immaterial

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Immaterial

Describing any circumstance or outcome of little to no importance. For example, a price movement in a stock of a single penny one way or another is almost always immaterial to the company's continued operations.

immaterial

Of so little importance or relevance as to have no significant impact on an outcome. For example, a firm may be engaged in a lawsuit involving such an insignificant amount of money that the lawsuit's outcome will not appreciably affect the firm. Thus, the lawsuit and its potential results are immaterial to the preparation of the firm's financial statements. Compare material.
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Have they accounted by physical principles for the aptitude and contrivance, even of the most inconsiderable parts of the universe?" (76) Immaterialism has none of these disadvantages, as Philonous indicates through a series of conditional statements, the most relevant being, "If they [the natural philosophers] demonstrate an unlimited power in then-cause; God is active and omnipotent, but matter an inert mass." (77) Notice first that this is a conditional: it is only if the antecedent is realized that the use of omnipotent becomes an issue.
(27) Berkeley referred to his philosophical position as "immaterialism," but it is commonly, and unhelpfully, referred to as "idealism".
(2.) Primero en The Dialectic of Immaterialism, London, Hodder, 1963, y luego en la reedicion de Berkeley and Malebranche en 1967.
By attributing the continuity of nature and its very existence to God, who enables finite spirits to have the ideas that for them constitute the things of this world, Berkeley builds his case for immaterialism as opposed to materialism.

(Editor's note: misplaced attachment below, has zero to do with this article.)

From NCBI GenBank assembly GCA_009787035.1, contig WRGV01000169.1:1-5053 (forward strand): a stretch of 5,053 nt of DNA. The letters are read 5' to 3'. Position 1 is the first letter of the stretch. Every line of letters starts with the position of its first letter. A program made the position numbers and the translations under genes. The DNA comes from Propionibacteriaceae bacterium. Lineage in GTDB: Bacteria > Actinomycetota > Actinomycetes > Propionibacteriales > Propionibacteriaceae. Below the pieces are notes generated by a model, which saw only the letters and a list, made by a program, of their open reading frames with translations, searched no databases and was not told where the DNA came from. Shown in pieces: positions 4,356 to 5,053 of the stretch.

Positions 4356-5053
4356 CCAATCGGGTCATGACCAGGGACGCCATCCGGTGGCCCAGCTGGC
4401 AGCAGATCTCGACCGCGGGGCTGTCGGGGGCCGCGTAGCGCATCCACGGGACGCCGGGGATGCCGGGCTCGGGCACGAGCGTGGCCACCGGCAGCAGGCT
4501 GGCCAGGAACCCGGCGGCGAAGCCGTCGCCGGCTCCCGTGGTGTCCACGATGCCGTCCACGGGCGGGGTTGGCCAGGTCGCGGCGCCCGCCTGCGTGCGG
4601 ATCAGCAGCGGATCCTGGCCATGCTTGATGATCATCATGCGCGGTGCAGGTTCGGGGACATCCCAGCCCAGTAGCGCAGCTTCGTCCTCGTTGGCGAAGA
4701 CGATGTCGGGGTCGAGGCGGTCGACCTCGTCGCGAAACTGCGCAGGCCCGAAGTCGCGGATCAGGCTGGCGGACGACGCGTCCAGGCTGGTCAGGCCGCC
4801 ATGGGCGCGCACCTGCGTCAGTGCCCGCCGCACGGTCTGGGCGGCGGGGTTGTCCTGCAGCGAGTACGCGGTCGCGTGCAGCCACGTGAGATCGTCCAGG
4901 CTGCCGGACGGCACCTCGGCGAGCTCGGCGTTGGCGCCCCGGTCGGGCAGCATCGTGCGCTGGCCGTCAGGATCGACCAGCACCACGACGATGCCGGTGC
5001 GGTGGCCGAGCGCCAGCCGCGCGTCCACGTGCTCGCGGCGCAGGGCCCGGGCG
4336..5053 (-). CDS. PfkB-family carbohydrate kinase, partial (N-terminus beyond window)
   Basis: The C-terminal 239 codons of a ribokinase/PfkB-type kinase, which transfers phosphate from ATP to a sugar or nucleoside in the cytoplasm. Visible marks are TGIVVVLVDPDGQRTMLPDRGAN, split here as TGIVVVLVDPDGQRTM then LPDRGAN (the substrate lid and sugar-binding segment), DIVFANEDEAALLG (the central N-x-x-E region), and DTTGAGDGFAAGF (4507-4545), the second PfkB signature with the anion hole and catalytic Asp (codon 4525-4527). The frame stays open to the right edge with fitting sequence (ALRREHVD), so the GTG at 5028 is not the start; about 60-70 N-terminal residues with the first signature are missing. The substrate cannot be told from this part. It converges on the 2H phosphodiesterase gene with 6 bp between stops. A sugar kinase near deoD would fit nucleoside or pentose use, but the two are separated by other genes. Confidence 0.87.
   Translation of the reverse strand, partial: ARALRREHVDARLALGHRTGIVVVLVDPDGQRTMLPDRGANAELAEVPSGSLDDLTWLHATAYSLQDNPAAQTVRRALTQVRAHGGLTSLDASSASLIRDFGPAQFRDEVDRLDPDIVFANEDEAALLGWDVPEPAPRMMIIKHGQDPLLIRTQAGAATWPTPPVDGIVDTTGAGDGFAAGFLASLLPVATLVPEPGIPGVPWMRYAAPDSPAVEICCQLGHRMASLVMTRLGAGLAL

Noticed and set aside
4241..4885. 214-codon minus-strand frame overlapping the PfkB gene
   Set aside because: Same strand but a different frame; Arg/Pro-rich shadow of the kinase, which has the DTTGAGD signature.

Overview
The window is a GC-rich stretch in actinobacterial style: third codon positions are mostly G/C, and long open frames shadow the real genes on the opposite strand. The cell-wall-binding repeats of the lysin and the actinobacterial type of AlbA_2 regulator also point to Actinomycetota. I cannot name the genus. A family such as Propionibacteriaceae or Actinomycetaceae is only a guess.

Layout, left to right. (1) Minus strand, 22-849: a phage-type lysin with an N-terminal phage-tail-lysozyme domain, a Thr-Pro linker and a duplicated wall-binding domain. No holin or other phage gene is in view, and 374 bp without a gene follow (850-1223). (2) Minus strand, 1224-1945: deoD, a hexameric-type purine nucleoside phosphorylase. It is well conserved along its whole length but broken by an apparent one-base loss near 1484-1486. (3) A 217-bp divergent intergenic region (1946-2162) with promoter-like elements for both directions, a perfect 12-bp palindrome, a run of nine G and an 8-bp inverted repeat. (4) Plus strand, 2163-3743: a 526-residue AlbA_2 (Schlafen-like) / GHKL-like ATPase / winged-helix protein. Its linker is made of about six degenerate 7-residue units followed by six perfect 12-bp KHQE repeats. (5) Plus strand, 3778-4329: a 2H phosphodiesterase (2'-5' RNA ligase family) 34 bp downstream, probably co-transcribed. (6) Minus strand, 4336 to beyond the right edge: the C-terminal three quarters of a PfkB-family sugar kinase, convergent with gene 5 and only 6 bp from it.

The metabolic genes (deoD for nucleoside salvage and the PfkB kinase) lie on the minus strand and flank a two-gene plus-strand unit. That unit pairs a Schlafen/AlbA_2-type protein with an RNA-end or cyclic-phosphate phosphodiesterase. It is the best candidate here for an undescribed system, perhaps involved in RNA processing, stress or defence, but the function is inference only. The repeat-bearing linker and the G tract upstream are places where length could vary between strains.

(19) So far, indeed, is Hazlitt from a literal concurrence with Berkeley, that we find him expressly discounting the philosophy of immaterialism for its inability to stand the test of common sense ("On Locke's 'Essay on the Human Understanding'," Lectures on English Philosophy, 2:181).
Berman appreciates, more than many Berkeley scholars, the motivating force that skepticism had for Berkeley's immaterialism. Yet the central claim--that Berkeley was religious for philosophical reasons, not out of pure faith--simply is not supported, even if Berman is right that the young Berkeley himself was the unhappy skeptic, because we don't get an account of how Berkeley got from esse is percipi to belief in God.
In sections on Berkeley's philosophy, the golden age of Irish philosophy, and New Berkeley letters and Berkeliana, he discusses such topics as missing the wrong target, the culmination and causation of Irish philosophy, and an early essay concerning his immaterialism. This is his fourth book on the good bishop.
His view rests on a number of central 'contentions' following from Kant's supposed ideality with respect to the form of representation as distinguished from Berkeley's ideality with respect to matter, in short the latter's immaterialism. He notes that for Kant the mind contributes the spatiotemporal form and the conceptual form of objects.
Two Unsuccessful Arguments for Immaterialism, PETER DILLARD
Luce, uno de los criticos mas afamados en el campo de la filosofia de Berkeley, insiste en que la unica manera de entablar una semejanza entre la doctrina de Berkeley y la de Kant es "malinterpretandola" -[his] doctrine can be assimilated to Kant, Hegel or Bradley's only by being misinterpreted (Berkeley's Immaterialism 25).
But, Crittenden argues, nothing remarkable follows from that, certainly not immaterialism about conscious states, for in a context, "[g]iven an understanding of the background situation and the absence of complicating factors, we simply grasp" that the subject is in such-and-such a conscious state.
In the final, deliberately experimental chapter, Bradatan compares Berkeley's denial of the existence of matter with medieval dualistic heresies, in particular Catharism, in the belief that the comparison affords a better understanding of immaterialism. Why?